holychild – Mindspeak

written by: February 21, 2014
Cover-art-for-Mindspeak-by-holychild Release Date: March 4, 2014


The doughnut gracing the cover of holychild’s Mindspeak EP is a good indication of what’s inside: candy-coated trash pop that will make you sick to your stomach.

The not-so-dynamic duo, Liz Nistico and Louie Diller, has gotten early praise from Billboard and Nylon, but don’t believe the hype. Mindspeak is utterly trite, unoriginal, and repetitive, full of solid beats that are ruined by annoying and poorly mixed vocals.

Mindspeak is a completely sugar-coated synth-pop shtick layered with Nistico’s heavily filtered vocals and hyper-crunching beats. Opening track “Happy With Me” begins with a tuneless hum that sounds more computerized than human. To be fair, the beats are nicely arranged and the tune is catchy. But the song is a cliché; it’s been heard over and over again.

Though “Happy With Me” was intended as a feminist message, Nistico’s auto tuned wailing reduces it to a teeny-bop pop anthem.

Her squalling of the chorus, “Every day do you notice that we’re never free/Oh, why can’t you be happy with me?” is best fit for a torture chamber.

Mindspeak only becomes harder to listen to as it continues. “Playboy Girl” sounds like it’s meant to be hard edged with a strong guitar section, but it’s still a forgettable, conventional pop ballad. Nistico sarcastically sings about how women are reduced to shallow-headed objects of desire. The lyrics are well crafted, but with more humor and personality, they would have been more obviously satirical.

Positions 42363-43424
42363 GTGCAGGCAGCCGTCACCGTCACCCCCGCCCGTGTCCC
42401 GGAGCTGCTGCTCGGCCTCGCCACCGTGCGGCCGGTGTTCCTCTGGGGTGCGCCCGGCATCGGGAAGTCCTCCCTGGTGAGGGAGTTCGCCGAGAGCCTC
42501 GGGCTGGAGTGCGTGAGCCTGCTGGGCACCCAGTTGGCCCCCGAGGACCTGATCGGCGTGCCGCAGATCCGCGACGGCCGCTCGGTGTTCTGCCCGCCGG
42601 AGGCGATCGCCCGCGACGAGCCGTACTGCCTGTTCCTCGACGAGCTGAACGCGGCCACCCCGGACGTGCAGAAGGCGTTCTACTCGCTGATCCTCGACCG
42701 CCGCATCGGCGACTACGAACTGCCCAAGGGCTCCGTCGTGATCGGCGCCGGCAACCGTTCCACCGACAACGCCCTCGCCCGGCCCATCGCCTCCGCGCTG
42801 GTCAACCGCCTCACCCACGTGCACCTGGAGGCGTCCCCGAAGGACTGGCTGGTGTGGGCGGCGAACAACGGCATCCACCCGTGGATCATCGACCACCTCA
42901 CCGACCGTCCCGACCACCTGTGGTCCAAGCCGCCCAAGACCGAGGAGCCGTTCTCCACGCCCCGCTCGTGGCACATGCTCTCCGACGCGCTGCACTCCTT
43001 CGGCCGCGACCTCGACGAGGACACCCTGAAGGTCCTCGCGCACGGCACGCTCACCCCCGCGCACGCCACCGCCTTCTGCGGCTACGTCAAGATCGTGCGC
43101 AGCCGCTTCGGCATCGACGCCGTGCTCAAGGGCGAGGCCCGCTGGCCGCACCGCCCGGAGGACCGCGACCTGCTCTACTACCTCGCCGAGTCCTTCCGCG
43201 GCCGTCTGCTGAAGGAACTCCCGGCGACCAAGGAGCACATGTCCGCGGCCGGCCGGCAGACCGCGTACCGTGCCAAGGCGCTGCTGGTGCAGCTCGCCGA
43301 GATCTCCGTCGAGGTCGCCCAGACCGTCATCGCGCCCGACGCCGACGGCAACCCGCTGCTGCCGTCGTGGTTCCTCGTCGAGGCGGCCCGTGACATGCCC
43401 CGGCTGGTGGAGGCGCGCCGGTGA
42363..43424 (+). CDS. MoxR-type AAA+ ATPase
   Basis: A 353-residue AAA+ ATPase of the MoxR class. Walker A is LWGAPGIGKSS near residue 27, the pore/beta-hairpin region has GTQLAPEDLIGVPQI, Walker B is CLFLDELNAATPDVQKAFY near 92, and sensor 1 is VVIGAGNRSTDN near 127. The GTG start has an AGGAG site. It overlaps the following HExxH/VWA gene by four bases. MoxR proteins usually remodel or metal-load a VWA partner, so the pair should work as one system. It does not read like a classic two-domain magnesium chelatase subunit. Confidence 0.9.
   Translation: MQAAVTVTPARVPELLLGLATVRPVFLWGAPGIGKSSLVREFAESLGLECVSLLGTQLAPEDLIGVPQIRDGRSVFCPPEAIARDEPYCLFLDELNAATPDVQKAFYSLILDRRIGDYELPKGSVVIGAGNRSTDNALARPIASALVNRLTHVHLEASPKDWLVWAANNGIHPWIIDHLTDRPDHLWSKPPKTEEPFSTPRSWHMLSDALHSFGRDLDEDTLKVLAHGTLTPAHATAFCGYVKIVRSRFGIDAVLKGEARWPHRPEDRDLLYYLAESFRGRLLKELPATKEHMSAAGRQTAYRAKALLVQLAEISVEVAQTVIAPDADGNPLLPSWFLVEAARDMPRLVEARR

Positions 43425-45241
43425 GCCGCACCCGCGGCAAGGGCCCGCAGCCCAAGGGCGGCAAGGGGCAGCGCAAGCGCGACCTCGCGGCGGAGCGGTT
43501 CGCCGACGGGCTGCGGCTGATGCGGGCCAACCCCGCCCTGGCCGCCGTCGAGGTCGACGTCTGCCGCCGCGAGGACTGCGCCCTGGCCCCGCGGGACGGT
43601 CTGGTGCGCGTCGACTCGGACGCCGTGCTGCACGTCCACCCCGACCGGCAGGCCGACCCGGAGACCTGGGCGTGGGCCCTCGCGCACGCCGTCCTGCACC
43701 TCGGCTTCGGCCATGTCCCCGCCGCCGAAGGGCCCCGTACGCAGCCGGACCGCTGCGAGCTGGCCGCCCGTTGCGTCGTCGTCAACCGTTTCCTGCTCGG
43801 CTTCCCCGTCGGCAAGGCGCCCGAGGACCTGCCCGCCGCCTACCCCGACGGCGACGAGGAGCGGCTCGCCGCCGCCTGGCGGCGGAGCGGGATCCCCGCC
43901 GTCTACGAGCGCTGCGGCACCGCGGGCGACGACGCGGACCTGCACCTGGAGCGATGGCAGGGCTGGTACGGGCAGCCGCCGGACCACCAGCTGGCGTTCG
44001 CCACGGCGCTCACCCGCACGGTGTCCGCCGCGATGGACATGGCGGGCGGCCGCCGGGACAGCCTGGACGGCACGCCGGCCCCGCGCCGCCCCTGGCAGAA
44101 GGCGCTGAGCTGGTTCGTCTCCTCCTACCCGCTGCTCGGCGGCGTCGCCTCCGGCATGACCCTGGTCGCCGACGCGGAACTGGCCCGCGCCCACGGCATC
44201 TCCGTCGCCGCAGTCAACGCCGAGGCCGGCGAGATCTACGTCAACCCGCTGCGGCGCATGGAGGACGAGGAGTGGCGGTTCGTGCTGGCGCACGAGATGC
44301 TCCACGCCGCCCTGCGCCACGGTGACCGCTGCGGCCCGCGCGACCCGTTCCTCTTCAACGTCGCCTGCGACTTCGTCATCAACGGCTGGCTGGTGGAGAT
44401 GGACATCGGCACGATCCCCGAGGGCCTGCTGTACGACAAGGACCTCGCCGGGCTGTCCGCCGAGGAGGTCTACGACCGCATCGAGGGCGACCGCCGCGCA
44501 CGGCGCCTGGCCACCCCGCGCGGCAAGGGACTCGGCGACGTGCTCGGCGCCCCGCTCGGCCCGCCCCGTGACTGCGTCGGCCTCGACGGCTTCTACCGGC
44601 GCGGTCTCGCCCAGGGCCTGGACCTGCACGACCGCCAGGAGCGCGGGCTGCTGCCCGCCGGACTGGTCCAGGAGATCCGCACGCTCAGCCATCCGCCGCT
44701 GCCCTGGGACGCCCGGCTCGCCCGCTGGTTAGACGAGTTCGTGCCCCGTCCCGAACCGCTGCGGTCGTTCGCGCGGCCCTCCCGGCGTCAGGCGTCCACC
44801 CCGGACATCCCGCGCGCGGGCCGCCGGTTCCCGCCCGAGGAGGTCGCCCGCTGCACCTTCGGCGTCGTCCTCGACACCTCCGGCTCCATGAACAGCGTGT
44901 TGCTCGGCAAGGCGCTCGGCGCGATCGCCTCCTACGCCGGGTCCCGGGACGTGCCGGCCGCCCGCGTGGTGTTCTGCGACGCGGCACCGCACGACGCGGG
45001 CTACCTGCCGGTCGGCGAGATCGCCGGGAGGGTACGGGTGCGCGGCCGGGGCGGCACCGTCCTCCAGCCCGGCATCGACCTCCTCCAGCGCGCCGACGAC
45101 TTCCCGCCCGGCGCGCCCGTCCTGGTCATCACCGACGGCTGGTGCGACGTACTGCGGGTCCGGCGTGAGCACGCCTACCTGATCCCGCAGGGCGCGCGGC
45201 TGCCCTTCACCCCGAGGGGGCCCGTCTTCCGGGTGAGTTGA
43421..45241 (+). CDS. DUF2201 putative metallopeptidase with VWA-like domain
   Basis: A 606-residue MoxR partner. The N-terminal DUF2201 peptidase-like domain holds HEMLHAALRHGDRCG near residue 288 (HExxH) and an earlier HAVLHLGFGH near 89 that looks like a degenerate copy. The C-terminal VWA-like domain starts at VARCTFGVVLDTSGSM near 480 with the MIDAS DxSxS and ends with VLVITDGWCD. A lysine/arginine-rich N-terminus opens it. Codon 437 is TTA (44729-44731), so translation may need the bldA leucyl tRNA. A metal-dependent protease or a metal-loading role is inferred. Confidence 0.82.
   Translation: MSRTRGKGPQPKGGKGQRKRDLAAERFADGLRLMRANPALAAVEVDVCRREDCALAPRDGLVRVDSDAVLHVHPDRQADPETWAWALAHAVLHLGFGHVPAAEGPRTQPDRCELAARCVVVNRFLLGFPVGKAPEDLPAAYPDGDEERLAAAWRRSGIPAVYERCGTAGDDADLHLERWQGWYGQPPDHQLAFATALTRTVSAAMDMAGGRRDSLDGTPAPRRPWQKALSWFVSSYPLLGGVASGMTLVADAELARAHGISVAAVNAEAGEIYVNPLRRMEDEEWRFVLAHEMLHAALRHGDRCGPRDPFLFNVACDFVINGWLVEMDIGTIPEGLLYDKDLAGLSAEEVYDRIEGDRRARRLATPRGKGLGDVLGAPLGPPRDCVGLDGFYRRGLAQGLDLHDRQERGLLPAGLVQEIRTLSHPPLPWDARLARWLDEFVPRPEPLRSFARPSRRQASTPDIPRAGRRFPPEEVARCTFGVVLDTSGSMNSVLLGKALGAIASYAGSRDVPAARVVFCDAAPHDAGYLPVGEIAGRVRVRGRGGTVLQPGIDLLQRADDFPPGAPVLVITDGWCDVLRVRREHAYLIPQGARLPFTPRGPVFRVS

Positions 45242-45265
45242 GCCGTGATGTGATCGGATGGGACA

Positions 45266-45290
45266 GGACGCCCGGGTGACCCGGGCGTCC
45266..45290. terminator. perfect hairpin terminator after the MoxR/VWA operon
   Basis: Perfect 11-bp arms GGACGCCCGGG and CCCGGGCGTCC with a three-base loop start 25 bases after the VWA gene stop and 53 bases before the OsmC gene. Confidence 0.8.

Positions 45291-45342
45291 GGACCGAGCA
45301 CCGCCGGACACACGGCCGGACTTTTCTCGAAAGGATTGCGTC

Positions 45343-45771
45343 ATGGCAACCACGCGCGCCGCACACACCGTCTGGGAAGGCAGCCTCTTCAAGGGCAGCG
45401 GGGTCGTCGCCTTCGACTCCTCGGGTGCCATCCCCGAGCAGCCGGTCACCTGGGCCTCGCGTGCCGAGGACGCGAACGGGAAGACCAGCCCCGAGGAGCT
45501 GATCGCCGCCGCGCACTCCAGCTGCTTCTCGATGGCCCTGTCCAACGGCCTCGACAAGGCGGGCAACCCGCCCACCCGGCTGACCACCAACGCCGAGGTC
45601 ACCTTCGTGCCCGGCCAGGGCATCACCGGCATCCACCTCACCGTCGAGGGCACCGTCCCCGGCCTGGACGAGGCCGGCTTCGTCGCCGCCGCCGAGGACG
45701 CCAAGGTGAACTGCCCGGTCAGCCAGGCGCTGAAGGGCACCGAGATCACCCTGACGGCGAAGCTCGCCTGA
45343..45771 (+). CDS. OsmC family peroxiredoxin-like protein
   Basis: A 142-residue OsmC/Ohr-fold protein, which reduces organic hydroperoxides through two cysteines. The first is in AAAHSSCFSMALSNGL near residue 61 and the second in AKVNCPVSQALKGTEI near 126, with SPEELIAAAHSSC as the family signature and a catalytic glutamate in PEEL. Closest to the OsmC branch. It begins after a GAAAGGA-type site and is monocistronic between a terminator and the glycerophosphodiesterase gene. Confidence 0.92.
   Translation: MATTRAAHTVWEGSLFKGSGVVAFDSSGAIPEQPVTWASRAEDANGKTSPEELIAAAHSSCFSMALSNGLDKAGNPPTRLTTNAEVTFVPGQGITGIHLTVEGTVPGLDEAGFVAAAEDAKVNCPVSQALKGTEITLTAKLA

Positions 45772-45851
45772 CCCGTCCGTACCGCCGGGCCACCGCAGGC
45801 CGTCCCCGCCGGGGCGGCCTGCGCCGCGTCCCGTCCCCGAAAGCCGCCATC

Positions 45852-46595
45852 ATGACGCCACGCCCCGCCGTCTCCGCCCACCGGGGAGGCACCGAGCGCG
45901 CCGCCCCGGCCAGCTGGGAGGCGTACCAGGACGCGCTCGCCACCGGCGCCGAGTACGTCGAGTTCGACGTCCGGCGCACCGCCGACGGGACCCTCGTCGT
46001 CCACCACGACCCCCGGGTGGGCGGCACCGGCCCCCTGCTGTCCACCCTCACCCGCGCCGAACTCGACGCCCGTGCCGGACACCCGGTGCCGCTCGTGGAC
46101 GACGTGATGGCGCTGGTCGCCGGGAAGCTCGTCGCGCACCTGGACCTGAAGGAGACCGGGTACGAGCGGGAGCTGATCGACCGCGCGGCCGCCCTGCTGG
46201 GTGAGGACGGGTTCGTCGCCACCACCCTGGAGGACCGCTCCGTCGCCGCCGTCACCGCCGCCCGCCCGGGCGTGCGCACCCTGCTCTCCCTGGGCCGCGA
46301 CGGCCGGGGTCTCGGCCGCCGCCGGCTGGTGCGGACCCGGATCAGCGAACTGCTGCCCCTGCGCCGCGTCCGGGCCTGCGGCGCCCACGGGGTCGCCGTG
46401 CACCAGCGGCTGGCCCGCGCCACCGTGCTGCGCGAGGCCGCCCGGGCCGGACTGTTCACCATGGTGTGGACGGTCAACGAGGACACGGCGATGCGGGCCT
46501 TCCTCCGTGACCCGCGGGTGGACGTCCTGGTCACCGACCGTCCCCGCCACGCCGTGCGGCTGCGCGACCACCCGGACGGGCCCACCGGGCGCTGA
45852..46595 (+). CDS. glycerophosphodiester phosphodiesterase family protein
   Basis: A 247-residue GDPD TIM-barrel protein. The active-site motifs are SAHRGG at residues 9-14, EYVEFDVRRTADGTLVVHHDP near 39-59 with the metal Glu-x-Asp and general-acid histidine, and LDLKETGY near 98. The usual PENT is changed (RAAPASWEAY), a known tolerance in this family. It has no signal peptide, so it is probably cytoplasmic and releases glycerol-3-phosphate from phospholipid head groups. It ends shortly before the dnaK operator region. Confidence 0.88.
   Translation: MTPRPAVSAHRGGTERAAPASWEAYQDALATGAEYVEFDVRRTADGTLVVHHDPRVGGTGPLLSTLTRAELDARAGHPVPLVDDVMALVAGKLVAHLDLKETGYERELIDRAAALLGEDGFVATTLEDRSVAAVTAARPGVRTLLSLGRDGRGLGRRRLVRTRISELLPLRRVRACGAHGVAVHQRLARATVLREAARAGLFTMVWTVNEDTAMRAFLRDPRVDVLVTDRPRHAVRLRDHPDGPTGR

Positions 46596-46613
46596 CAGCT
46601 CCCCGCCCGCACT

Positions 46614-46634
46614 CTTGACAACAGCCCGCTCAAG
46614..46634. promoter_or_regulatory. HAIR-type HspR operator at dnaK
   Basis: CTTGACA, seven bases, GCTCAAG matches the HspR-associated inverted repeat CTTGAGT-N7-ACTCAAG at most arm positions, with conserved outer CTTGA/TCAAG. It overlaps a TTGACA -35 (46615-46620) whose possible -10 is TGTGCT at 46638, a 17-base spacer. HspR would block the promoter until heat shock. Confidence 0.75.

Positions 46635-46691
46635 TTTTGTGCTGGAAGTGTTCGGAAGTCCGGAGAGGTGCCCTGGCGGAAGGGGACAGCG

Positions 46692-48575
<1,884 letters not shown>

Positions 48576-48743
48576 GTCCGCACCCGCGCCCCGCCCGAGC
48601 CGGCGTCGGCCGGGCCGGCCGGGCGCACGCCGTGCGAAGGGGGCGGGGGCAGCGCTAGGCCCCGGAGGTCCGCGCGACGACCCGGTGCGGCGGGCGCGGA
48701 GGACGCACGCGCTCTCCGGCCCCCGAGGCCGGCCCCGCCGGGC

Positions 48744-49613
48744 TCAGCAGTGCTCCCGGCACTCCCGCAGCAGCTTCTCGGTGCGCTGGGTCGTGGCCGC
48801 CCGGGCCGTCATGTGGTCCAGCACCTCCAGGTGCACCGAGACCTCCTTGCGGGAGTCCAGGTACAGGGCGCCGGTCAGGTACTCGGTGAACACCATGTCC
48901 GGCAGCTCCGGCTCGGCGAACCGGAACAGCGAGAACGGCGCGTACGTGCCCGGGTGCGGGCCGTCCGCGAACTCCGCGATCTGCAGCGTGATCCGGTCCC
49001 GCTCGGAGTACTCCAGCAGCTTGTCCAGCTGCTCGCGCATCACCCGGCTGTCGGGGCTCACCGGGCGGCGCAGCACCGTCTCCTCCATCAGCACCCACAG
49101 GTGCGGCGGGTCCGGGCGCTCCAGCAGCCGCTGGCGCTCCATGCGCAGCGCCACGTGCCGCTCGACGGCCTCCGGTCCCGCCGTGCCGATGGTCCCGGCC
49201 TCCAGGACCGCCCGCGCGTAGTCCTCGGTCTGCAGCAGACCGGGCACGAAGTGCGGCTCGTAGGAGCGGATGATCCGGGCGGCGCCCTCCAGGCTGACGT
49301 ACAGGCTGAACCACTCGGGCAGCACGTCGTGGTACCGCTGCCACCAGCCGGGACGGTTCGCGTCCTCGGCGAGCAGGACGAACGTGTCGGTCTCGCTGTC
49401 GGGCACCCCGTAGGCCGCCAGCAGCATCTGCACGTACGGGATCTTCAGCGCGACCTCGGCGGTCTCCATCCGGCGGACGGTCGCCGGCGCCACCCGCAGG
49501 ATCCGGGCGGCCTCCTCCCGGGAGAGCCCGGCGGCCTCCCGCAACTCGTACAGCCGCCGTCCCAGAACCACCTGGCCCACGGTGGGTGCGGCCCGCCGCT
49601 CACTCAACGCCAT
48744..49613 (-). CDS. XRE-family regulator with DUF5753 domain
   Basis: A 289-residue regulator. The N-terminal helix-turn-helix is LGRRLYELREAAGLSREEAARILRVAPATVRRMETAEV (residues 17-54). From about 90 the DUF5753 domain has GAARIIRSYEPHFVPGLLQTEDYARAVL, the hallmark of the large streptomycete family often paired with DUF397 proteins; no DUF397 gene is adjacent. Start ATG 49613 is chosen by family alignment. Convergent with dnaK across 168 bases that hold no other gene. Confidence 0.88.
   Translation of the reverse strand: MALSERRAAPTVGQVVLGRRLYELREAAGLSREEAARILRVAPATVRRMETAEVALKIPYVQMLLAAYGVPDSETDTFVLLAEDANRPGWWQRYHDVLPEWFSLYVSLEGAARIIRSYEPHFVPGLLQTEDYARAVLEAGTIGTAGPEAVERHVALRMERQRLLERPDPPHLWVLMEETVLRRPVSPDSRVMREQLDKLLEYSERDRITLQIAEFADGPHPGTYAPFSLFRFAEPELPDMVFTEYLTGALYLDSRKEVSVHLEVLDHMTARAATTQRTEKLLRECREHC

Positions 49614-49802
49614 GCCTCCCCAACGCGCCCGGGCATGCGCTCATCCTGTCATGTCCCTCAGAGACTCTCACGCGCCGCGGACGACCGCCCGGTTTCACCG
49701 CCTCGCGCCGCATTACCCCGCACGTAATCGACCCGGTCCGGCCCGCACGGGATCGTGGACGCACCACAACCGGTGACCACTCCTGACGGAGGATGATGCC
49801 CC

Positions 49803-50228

Holychild does redeem itself, a little bit, with the third track, “Every Time I Fall.” The dense rhythmic section is the only saving grace in this track. The rest of song, especially in the chorus where Nistico sings, “Every time I fall, fall away, I can have it on my way/I’ll never leave it for today with you” kills it. It’s intentionally catchy, but very bland; she wastes the opportunity to be hard-hitting and raw with her vocal delivery.

Instead of evoking a punchy, in-your-face tone, “Every Time I Fall” sounds juvenile and wimpy.

“Pretend Believe” continues that trend with a nice set of beats and a wonderful electronic track. All that comes in the way are Nistico’s mixed vocals, which send the song straight to hell—they sound like a broken record and out-of-sync with the song. If her voice was removed, the song would actually be worth hearing.

Let’s be clear: holychild is sending out a clear and strong message about how women should break free from the suffocating norms they conform to in our society. That should be applauded. But the way Mindspeak addresses the issues is so juvenile and trite that it will make listeners cringe. The EP suffers from an overdose of cutesy, bubbly aesthetics that detract from its message.

A more controversial attitude could have worked wonders for this EP. On tracks like “Playboy Girl,” holychild sticks to tired pop tropes and overdone effects, which might drive listeners away before they can fully absorb the message.

Holychild has potential, but Mindspeak sounds like the musical equivalent of a Twinkie—a pre-packaged, fluff-filled pop disaster that will make you lose your appetite.

holychild – Mindspeak tracklist:

  1. “Happy With Me”
  2. “Playboy Girl”
  3. “Every Time I Fall”
  4. “Pretend Believe”